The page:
HOMO SAPIENS DISEASES - BACTERIA
(see also Physiology of Bacteria section)

Table of contents :


  • Gram positive Bacteria
  • Gram negative Bacteria
  • Bibliography
  • Web resources

  • Thousands of different commensal microbial species populate Homo sapiens outer and inner body surfaces :

    Strictly anaerobs are always more represented (90 % in saliva, 98÷99 % in stools (Bacteroides:Escherichia 20:1), > 50 % in vagina) than strictly aerobs and facultative anaerobs taken together.
    Diverse methylotrophic bacteria were isolated from the tongue, and supra- and subgingival plaque in the mouths of volunteers and patients with periodontitis. One-carbon compounds such as dimethylsulfide in the mouth are likely to be used as growth substrates for these organisms. Methylotrophic strains of Bacillus, Brevibacterium casei, Hyphomicrobium sulfonivorans, Methylobacterium, Micrococcus luteus and Variovorax paradoxus were characterized physiologically and by their 16S rRNA gene sequences. The type strain of B. casei was shown to be methylotrophic. Enzymes of methylotrophic metabolism were characterized in some strains, and activities consistent with growth using known pathways of C1-compound metabolism demonstrated. Genomic DNA from 18 tongue and dental plaque samples of 9 volunteers was amplified by the PCR using primers for the 16S rRNA gene of Methylobacterium and the mxaF gene of methanol dehydrogenase. MxaF was detected in all 9 volunteers, and Methylobacterium was detected in 7. Methylotrophic activity is thus a feature of the oral bacterial community, low levels of which can be associated with bas oral smellref. The foot is also a source of methylated sulphides and strains of these odour eating bacteria, including Brevibacterium and Methylobacterium, which are also part of the normal foot microbial flora.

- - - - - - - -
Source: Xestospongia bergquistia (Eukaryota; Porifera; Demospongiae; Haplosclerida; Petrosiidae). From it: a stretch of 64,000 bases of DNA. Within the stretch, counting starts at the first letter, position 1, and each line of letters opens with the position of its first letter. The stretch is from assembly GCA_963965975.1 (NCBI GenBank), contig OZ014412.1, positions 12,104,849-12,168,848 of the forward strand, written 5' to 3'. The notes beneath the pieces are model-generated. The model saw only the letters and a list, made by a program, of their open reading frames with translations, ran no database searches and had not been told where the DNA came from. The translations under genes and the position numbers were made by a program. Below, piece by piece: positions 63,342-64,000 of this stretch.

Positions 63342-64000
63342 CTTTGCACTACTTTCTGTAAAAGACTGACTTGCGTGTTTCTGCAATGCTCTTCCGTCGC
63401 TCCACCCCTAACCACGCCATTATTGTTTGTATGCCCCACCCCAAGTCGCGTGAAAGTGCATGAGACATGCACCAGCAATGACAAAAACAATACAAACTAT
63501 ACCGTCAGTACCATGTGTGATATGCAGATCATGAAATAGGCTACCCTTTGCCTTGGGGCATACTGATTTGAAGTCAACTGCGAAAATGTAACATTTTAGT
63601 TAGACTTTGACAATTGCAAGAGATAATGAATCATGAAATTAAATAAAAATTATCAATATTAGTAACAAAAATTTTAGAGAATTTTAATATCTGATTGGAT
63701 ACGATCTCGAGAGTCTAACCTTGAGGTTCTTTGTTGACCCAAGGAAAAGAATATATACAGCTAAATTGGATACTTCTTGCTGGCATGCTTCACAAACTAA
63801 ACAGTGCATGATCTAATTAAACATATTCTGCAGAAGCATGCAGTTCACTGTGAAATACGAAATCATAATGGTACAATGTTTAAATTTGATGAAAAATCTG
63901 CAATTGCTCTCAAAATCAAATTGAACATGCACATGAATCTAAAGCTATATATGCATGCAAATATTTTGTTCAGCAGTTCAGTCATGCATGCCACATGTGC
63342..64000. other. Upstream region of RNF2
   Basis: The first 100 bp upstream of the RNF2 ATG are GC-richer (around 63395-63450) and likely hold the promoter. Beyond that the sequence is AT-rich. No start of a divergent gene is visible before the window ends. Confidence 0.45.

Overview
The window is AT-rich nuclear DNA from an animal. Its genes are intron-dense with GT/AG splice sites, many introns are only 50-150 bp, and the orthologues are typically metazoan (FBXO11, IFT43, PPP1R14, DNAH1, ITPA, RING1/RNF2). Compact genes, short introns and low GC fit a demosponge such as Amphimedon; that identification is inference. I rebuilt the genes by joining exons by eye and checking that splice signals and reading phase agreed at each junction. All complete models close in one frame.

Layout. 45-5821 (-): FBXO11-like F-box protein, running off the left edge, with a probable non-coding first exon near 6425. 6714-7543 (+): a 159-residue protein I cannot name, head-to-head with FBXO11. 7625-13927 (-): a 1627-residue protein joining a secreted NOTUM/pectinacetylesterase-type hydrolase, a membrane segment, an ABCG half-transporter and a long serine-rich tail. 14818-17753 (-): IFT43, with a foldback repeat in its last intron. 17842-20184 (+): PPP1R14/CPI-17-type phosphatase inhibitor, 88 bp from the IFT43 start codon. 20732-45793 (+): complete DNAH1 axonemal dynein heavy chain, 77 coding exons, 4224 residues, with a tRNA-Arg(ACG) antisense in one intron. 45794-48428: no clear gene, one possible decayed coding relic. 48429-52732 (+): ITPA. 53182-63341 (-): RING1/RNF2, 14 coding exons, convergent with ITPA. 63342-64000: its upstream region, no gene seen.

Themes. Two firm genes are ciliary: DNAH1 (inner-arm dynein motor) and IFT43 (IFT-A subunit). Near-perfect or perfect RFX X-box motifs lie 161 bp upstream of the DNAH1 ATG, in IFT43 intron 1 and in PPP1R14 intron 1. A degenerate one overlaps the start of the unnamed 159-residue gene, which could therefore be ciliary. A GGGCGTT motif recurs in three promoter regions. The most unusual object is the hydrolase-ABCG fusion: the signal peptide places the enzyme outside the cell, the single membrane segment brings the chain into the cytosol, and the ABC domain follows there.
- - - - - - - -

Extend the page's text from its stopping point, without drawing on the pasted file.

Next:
Taxonomic units


    Gram-positive Bacteria
  • Firmicutes
  • => bacteremia
    Gram-negative Bacteria
    They all produce endotoxin orLPS : usually it is released in the medium during the post-logarithmic phase of growth or after bacterial cell lysis (only Pseudomonas aeuruginosa and Neisseria meningitidis release it by blebs) In vivo it is carried in plasma by HDL, LDL and LPS-binding protein (LBP): in the latter case LPS-LBP complex may bind CD14. When injected twice, it produces the Shwartzman reaction : Binding of LPS to CD14 and LBP is impaired by oxidized phospholipids (e.g. 1-palmitoyl-2-(5'oxovaleroyl) phosphatidylcholine (POVPC)). LPS resists autoclaving and cannot be converted into anatoxin by formaldehyde.
    N-terminal loops of OmpA, which is a 35-kDa highly conserved protein among Gram-negative Bacteria, bind to CCP3 of the a-chain of C4BP, which leads to a decrease in serum killing, allowing a certain threshold of bacteraemia
     
  • Bacteroidetes
  • Chlamydiae
  • Cyanobacteria
  • Fusobacteria
  • Proteobacteria (purple Bacteria and relatives)